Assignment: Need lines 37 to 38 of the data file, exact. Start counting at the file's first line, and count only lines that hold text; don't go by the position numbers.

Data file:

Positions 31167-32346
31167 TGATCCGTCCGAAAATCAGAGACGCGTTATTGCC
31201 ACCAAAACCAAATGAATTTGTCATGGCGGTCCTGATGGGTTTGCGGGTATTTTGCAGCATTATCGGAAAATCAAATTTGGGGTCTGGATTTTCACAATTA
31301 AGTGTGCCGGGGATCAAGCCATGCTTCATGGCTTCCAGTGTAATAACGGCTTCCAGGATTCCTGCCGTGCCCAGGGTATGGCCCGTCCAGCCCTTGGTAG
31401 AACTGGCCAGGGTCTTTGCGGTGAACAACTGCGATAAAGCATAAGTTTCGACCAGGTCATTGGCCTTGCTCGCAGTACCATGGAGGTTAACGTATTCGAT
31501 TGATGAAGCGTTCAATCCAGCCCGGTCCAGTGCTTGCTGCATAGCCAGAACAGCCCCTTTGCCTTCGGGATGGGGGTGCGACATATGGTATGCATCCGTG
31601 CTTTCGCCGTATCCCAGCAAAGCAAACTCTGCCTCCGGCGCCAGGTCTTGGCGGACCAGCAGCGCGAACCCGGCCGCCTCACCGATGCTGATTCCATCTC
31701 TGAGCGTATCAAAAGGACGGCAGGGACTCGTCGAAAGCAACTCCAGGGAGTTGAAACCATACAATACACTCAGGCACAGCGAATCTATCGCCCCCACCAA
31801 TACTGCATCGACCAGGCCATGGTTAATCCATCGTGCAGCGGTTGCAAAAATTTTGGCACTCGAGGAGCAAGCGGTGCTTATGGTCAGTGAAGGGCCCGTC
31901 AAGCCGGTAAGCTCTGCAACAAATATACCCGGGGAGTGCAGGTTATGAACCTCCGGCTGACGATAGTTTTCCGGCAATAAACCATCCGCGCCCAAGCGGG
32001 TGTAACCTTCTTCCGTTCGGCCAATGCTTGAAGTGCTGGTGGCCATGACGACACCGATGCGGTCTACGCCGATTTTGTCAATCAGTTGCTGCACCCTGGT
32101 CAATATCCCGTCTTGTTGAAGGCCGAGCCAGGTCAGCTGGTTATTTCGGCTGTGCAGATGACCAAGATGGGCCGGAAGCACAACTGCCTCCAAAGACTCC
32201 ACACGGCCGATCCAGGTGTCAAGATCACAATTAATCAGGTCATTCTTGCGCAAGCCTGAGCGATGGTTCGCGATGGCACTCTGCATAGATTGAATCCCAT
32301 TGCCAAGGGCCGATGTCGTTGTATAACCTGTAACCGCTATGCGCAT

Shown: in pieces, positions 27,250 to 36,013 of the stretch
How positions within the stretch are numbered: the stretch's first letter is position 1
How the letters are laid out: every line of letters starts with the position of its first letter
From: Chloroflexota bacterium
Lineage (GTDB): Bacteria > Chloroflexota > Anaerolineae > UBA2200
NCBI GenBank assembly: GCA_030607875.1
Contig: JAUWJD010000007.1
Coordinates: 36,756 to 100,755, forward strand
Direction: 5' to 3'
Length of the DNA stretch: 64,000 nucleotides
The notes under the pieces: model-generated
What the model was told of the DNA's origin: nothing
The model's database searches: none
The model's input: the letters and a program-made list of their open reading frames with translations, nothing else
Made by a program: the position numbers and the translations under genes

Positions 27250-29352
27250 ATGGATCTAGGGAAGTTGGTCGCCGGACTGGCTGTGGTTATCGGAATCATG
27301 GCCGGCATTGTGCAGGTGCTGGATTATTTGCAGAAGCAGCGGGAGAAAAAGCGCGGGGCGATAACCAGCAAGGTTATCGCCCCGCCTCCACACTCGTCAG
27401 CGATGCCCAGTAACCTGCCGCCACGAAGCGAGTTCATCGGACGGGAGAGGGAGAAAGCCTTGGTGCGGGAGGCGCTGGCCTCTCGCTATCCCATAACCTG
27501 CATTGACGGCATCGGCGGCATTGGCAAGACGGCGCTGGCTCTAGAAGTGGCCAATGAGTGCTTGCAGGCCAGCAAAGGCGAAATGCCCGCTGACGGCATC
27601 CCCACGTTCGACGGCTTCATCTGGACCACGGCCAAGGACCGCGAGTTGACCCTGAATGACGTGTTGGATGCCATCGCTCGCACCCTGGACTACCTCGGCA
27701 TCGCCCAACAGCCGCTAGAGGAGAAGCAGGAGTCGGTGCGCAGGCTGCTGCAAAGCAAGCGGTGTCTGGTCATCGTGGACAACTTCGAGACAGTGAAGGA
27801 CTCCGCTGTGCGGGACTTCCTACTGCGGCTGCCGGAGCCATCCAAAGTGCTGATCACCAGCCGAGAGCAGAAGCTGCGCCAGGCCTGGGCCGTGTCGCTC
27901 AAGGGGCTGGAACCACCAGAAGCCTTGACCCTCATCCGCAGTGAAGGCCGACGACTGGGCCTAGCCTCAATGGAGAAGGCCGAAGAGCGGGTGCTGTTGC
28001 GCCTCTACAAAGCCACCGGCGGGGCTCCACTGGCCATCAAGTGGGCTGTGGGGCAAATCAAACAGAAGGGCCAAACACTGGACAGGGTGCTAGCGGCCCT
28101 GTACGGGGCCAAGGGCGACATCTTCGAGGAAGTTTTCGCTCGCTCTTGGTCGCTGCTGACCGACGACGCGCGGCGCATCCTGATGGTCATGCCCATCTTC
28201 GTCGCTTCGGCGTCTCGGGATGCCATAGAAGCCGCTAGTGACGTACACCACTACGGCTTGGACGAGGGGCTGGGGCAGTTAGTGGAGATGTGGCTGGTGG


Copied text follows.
27801 CTCCGCTGTGCGGGACTTCCTACTGCGGCTGCCGGAGCCATCCAAAGTGCTGATCACCAGCCGAGAGCAGAAGCTGCGCCAGGCCTGGGCCGTGTCGCTC
27901 AAGGGGCTGGAACCACCAGAAGCCTTGACCCTCATCCGCAGTGAAGGCCGACGACTGGGCCTAGCCTCAATGGAGAAGGCCGAAGAGCGGGTGCTGTTGC